A gay assemblyman from Anchorage who is running for the state’s lone seat in the U.S. House of Representatives recently received a homophobic death threat on his voicemail.
Christopher Constant, who’s running as a Democrat in a field of 48 candidates for the seat, recently told the South Florida Gay News that he received a two-minute-long message on his office voicemail.
“I wanna see you get smoked so bad and you’re going to, too,” a male caller says in the message, which includes threats and several homophobic slurs. “I’m not afraid of you homosexuals. It disgusts me. Pervert!”
Constant says he’s turned over a copy of the recording to the Anchorage Police Department. He believes that his recent efforts to introduce a process for removing a mayor from office for accepting bribes, lying under oath, or other corrupt actions — though not directed at a specific mayor — may have influenced the caller to make the threat. The proposal, introduced by progressives who control the Assembly, has angered many who believe the Assembly is overreaching and that the proposal is unconstitutional.
He also says the threat is a reminder of the hostility that LGBTQ people can often face when they seek public office.
“People don’t realize how much risk there is in this job especially for a queer,” he said. “This is the reality of what the race is and he is just the one who is willing to say it. Just know this, this is what makes me strong, we make the difference for all the kids coming forward in a world that is not going to be like this anymore.”
Constant, who is running for the seat left vacant by the death of longtime Republican U.S. Rep. Don Young, will run against 47 other candidates in a top-four primary that used ranked-choice voting.
This year, for the first time, voters will rank their preferred candidates in the primary on June 11, with the top four candidates moving on to a special election scheduled for August. That same month, 30 candidates will compete in another primary to determine the top four who will compete in November’s general election, with the winner being sworn in for a full term in January 2023.
Constant predicts that one of two things will happen with the new primary format: either the structure of the election will force more extremist candidates to the center to build coalitions, or it will strengthen the state’s current political establishment, personified by current U.S. Sen. Lisa Murkowski.
“We’re in the experiment now so we’ll see what happens,” he said.
Among the candidates that Constant faces are former Gov. Sarah Palin, the 2008 GOP vice presidential nominee, Al Gross, the Democratic-backed independent who ran for Alaska’s U.S. Senate seat in 2020, John Howe, the conservative Alaskan Independence Party’s candidate for the Senate in 2020, and a socialist from the city of North Pole named Santa Claus. Palin, who has the endorsement of former President Donald Trump, is considered a favorite to emerge from the primary, but Constant is skeptical of her chances.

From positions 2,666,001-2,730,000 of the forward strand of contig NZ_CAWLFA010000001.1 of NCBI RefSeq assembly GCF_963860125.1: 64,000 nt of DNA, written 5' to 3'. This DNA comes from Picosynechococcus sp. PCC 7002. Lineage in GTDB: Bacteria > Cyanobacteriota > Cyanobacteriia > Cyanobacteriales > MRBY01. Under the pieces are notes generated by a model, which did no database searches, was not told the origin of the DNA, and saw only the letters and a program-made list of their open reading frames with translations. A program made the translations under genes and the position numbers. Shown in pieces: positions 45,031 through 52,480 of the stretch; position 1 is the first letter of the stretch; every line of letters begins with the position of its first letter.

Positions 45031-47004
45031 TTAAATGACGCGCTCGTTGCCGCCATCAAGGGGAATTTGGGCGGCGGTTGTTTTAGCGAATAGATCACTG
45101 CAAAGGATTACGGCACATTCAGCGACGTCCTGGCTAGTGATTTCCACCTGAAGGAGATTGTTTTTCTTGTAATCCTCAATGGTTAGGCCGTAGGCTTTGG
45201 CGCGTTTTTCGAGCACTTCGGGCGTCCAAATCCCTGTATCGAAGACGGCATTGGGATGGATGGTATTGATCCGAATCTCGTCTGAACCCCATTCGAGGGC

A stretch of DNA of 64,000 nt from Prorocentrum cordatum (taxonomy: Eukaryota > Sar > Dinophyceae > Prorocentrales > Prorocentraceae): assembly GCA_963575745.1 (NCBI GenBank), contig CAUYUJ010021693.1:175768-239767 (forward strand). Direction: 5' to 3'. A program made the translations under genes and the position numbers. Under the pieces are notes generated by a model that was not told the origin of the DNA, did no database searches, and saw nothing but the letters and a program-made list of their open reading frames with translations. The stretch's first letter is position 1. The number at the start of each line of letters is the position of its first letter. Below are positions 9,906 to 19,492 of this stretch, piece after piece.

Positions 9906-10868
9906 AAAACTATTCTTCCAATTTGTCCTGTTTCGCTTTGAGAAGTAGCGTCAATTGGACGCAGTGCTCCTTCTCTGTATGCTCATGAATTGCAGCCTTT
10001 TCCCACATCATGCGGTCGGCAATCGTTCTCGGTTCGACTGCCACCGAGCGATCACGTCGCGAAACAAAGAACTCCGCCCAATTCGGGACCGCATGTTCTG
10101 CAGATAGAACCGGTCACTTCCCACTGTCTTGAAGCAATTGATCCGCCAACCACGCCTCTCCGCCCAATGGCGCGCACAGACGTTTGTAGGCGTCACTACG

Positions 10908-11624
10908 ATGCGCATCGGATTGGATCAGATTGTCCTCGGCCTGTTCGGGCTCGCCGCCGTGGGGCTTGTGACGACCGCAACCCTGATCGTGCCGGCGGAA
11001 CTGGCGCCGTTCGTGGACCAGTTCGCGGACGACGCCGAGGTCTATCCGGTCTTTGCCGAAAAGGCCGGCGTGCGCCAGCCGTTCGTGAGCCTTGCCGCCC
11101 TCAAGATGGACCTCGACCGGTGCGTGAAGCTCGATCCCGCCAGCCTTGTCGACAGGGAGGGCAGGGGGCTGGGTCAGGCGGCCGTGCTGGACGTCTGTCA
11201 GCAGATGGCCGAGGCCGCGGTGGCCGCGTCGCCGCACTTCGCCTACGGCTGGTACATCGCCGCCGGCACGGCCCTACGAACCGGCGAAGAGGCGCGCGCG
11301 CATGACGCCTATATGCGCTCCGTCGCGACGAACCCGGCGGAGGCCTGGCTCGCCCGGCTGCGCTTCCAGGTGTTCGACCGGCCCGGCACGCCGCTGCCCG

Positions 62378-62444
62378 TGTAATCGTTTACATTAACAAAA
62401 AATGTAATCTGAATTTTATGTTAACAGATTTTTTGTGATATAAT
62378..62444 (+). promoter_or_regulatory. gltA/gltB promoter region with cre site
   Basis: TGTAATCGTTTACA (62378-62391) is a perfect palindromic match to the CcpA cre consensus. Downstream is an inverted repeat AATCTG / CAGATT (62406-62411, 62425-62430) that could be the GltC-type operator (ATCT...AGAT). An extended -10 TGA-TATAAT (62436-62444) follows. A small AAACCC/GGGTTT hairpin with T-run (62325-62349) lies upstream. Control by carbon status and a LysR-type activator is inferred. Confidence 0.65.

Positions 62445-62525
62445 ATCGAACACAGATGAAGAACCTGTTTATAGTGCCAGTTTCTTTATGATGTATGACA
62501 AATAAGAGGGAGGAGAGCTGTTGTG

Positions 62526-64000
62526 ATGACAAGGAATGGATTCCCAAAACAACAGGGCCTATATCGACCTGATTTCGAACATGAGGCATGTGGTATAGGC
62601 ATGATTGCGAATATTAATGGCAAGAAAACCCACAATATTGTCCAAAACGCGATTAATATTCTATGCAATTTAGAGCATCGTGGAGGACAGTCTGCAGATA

“What outside people don’t understand about Sarah Palin is, yes 87% of people know her but most people don’t like her because she’s a quitter,” Constant said. “Alaskans aren’t down with that and I think people are going to be surprised when they see how poorly she performs on the 11th.”
Constant, who first came to Alaska 25 years ago to work as a fishing guide, worked in the nonprofit sector for several years. In 2017, he was elected to the Anchorage Assembly, where he currently serves as vice chairman.
This is not the first time Constant has been the target of anti-gay slurs. In September 2021, a local anti-mask activist angered over the city’s COVID-19 mask mandate called him a “cocksucker” during an Assembly meeting.
“I thought you were just a cocksucker, but you’re a coward,” the activist, Paul Kendall, says in video posted to the news website The Alaska Landmine. Some of the anti-maskers in the audience cheered Kendall, who was then escorted from the building. Kendall was arrested for trespassing, and later died from COVID-19 in late October 2021, according to The Advocate.
“I’ve been called worse by better,” Constant said in response to Kendall’s attack against him.
Constant also told South Florida Gay News that he’s not going to be deterred by people who direct their venom and hatred to the LGBTQ community.
“We’re going to fight this fight until these people are dead from old age or we have overwhelmed them with so many of us who believe in equity and equality and justice and freedom and fairness for everybody,” he said of anti-equality opponents. “That’s the fight and that’s why I’m in this race.”
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